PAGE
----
"You have to make sure that every piece of hardware in your data centre is doing productive work," he says.
At international financial conglomerate Citigroup, uncovering little-used applications is a regular exercise among the company's 14 data centres (the oldest has been in use for 20 years).
"Over the years, things get lost. Not only do we use asset management tools, but we also physically walk around the data centre to make sure each device has a purpose," says Jack Glass, Citigroup's director of IT planning. He warns, though, to consult with applications teams before unplugging anything.
Glass agrees if a low-utilised application is consuming hardware resources, it should be virtualised. "Virtualisation is definitely our standard here. If it can't be decommissioned, then, where possible, it gets virtualised," he says.
Contain test and development sprawl
IT leaders concur that most test and development folks will consume whatever resources you offer them and, therefore, must be carefully monitored. In fact, Citigroup's Glass says, he often finds abandoned or concluded test and development projects during his utilisation reviews.
Kossuth uses a proactive strategy to ensure that test and development efforts don't overtake her data centre. She ropes off an area of the data center complete with server and storage resources as a sandbox. Usage is carefully monitored and when projects end, resources are immediately reabsorbed. She calls it a way to protect the data centre without stifling innovation.
Look for duplicate data in your storage arrays
Jason Kutticherry, vice president of data centre planning at Citigroup, says the company has made a concerted effort to reduce its storage footprint, saving on data center floor space, power and cooling. A key technology for this has been data deduplication, which keeps an eye out for duplication of files and in some cases data within files.
"As a financial institution, we store a lot of data, so we want to make sure we're not adding to the burden by saving multiple copies," he says. Using deduplication consistently has helped the company reclaim storage at a fast enough rate that it has avoided unnecessary buildouts of storage arrays.
Push your developers to use effective coding
While this advice might seem unrelated to the life of a manager, Kutticherry insists that inefficient coding can have a tremendous impact on resources. Applications that are poorly coded force servers to work harder, consume far more processing power and add to the overall number of needed servers. "Ensure your developers are using the tightest code they can so that applications are most effective," he says.
Data center managers should also require developers to use common databases and not the custom variety. "Again, it makes for a more optimised computing environment and reduces the strain on hardware and software," he adds.
Rearrange the furniture
If floor space is your nemesis, consider moving IT equipment around. "What typically happens in most data centres is that once built and commissioned to a certain design specification, new equipment is added over the ensuing years with consideration to cabling and cooling requirements rather than an optimal floor layout," Gartner's Kumar says.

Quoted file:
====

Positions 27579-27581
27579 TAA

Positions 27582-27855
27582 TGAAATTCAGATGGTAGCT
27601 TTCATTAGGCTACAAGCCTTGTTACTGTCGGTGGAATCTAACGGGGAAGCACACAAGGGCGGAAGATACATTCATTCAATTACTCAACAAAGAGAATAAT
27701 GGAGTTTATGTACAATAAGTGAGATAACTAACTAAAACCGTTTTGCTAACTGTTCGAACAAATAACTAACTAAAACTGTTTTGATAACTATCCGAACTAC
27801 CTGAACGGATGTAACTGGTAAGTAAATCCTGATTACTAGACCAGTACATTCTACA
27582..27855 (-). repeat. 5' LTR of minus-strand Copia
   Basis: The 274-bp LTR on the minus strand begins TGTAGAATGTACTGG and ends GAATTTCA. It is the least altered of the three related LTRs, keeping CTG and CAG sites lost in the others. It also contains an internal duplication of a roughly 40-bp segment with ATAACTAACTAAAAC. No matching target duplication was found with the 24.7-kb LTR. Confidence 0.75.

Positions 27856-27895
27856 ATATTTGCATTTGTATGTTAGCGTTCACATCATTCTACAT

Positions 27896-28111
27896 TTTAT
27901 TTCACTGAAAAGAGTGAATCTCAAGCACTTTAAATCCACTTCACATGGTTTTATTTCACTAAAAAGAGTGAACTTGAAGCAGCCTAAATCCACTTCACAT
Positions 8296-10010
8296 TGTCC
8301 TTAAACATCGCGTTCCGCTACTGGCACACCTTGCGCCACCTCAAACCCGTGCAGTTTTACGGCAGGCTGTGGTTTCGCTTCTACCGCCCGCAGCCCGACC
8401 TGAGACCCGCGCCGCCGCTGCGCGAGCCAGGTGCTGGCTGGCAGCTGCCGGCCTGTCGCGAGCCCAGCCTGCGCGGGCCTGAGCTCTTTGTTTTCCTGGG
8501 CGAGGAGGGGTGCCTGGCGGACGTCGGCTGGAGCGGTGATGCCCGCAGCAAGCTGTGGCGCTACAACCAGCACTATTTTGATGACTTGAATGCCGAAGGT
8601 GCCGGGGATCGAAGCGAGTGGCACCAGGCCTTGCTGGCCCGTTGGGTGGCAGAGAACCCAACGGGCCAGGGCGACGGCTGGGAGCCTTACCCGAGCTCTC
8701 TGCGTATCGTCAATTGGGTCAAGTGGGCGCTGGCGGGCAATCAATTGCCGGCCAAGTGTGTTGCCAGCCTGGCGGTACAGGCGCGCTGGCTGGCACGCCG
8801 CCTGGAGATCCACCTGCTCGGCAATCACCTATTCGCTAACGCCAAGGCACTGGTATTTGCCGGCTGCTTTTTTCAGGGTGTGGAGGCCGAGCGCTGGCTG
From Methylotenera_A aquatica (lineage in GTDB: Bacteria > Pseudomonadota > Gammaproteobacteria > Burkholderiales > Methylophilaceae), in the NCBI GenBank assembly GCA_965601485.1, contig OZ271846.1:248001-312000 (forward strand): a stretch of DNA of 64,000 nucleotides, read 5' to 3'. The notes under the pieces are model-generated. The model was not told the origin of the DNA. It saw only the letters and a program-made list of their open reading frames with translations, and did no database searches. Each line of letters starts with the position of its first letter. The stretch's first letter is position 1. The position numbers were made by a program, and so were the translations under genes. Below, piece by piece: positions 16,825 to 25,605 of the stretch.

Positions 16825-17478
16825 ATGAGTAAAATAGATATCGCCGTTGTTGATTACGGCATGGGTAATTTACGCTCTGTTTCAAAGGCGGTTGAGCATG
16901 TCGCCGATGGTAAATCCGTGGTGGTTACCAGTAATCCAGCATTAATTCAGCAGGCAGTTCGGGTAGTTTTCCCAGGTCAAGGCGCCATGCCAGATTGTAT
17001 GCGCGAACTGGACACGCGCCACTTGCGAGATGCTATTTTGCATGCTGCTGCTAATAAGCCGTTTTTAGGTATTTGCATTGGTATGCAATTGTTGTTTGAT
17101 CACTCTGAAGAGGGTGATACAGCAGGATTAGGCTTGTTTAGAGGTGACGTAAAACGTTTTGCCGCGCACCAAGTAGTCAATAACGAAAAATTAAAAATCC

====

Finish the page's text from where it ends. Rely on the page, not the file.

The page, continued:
He urges IT teams to review layouts every three to five years and use available tools such as computational fluid dynamics (CFD) analysis, which models proper airflow, or those available from equipment vendors to redraw floor plans. "While a CFD can be expensive at around $30,000, gaining a few more years from your data centre makes it worthwhile," he argues.
He also points to pace-layering, a design technique used to organise data centres in an optimal manner where different pieces evolve at different speeds, or phases. So, in other words, the web servers need to be managed differently from, say, tier-1 storage.
Analyse your energy efficiency
A CFD, in addition to helping to map floor space, is a useful tool for energy efficiency. Too often, companies overload certain areas of the data centre with equipment, creating hotspots that max out power and cooling, Kumar says. By analysing the data centre's temperature, you can potentially delay the expense of larger air conditioners and increased power supplies. A simple repositioning of racks or equipment could buy you years with your data centre, he says.
Kossuth engineers her racks so that there is plenty of airflow in the back of racks and equipment is properly cooled. "We have heat and humidity sensors all over the room and receive alerts if the temperature exits a certain band. This has helped us maintain optimal power and cooling levels over the years," she says.
When in doubt, move it out
If all else fails and it looks like you are going to bump up against data centre capacity, don't be afraid to move servers, software or storage offsite. Options abound for taking up the slack, and they might even give you just enough leeway to eke several more years from your current data centre.
Here are some options:
Head to the cloud
Companies like Amazon, HP, IBM and Oracle all offer cloud-based services that enable bursts in computing capacity when needed. For instance, if you have a seasonal project that would push your internal data centre to its limits infrastructure-wise, you can temporarily contract server resources from a provider. This will meet your short term needs without forcing a long term investment.
Roll in a pod
If building out or relocating your data centre is out of the question for your organisation, a pod just might be the answer. Cisco, HP and Silicon Graphics International are among vendors offering portable data centres. These self-contained units can boost your overall capacity without the expense of a massive construction project.
Say hello to co-lo
Colocation is nothing new in the world of data centres. However, it can be your best friend when trying to avoid an overhaul of your existing site. By transferring some of your infrastructure to a provider's site, you can free up valuable floor space, power and cooling, but still maintain control of your hardware and software.